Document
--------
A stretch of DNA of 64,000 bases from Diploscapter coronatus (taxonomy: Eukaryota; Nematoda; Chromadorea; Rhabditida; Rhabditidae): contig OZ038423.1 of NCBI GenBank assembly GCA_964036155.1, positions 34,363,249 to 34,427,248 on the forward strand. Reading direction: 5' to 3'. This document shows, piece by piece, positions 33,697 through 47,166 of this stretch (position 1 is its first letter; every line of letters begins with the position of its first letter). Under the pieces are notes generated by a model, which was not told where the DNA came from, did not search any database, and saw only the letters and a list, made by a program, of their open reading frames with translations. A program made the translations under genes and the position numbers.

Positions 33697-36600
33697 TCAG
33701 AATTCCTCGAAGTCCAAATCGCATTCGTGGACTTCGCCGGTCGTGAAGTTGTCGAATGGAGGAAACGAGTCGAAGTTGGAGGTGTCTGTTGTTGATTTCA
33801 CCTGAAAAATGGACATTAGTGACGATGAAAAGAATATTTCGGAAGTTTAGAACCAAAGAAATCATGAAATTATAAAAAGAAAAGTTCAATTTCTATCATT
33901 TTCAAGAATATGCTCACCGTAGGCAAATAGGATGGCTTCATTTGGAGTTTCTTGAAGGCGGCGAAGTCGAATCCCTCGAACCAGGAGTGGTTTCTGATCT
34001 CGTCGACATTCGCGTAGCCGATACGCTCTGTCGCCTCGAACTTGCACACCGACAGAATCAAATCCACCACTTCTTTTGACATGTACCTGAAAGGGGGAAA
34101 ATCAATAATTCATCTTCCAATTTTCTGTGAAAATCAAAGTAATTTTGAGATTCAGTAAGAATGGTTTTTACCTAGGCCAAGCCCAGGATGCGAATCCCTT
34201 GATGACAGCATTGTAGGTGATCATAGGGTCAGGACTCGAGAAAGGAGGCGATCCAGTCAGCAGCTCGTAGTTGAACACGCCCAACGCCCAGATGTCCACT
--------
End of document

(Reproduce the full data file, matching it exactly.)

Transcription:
A stretch of DNA of 64,000 bases from Diploscapter coronatus (taxonomy: Eukaryota; Nematoda; Chromadorea; Rhabditida; Rhabditidae): contig OZ038423.1 of NCBI GenBank assembly GCA_964036155.1, positions 34,363,249 to 34,427,248 on the forward strand. Reading direction: 5' to 3'. This document shows, piece by piece, positions 33,697 through 47,166 of this stretch (position 1 is its first letter; every line of letters begins with the position of its first letter). Under the pieces are notes generated by a model, which was not told where the DNA came from, did not search any database, and saw only the letters and a list, made by a program, of their open reading frames with translations. A program made the translations under genes and the position numbers.

Positions 33697-36600
33697 TCAG
33701 AATTCCTCGAAGTCCAAATCGCATTCGTGGACTTCGCCGGTCGTGAAGTTGTCGAATGGAGGAAACGAGTCGAAGTTGGAGGTGTCTGTTGTTGATTTCA
33801 CCTGAAAAATGGACATTAGTGACGATGAAAAGAATATTTCGGAAGTTTAGAACCAAAGAAATCATGAAATTATAAAAAGAAAAGTTCAATTTCTATCATT
33901 TTCAAGAATATGCTCACCGTAGGCAAATAGGATGGCTTCATTTGGAGTTTCTTGAAGGCGGCGAAGTCGAATCCCTCGAACCAGGAGTGGTTTCTGATCT
34001 CGTCGACATTCGCGTAGCCGATACGCTCTGTCGCCTCGAACTTGCACACCGACAGAATCAAATCCACCACTTCTTTTGACATGTACCTGAAAGGGGGAAA
34101 ATCAATAATTCATCTTCCAATTTTCTGTGAAAATCAAAGTAATTTTGAGATTCAGTAAGAATGGTTTTTACCTAGGCCAAGCCCAGGATGCGAATCCCTT
34201 GATGACAGCATTGTAGGTGATCATAGGGTCAGGACTCGAGAAAGGAGGCGATCCAGTCAGCAGCTCGTAGTTGAACACGCCCAACGCCCAGATGTCCACT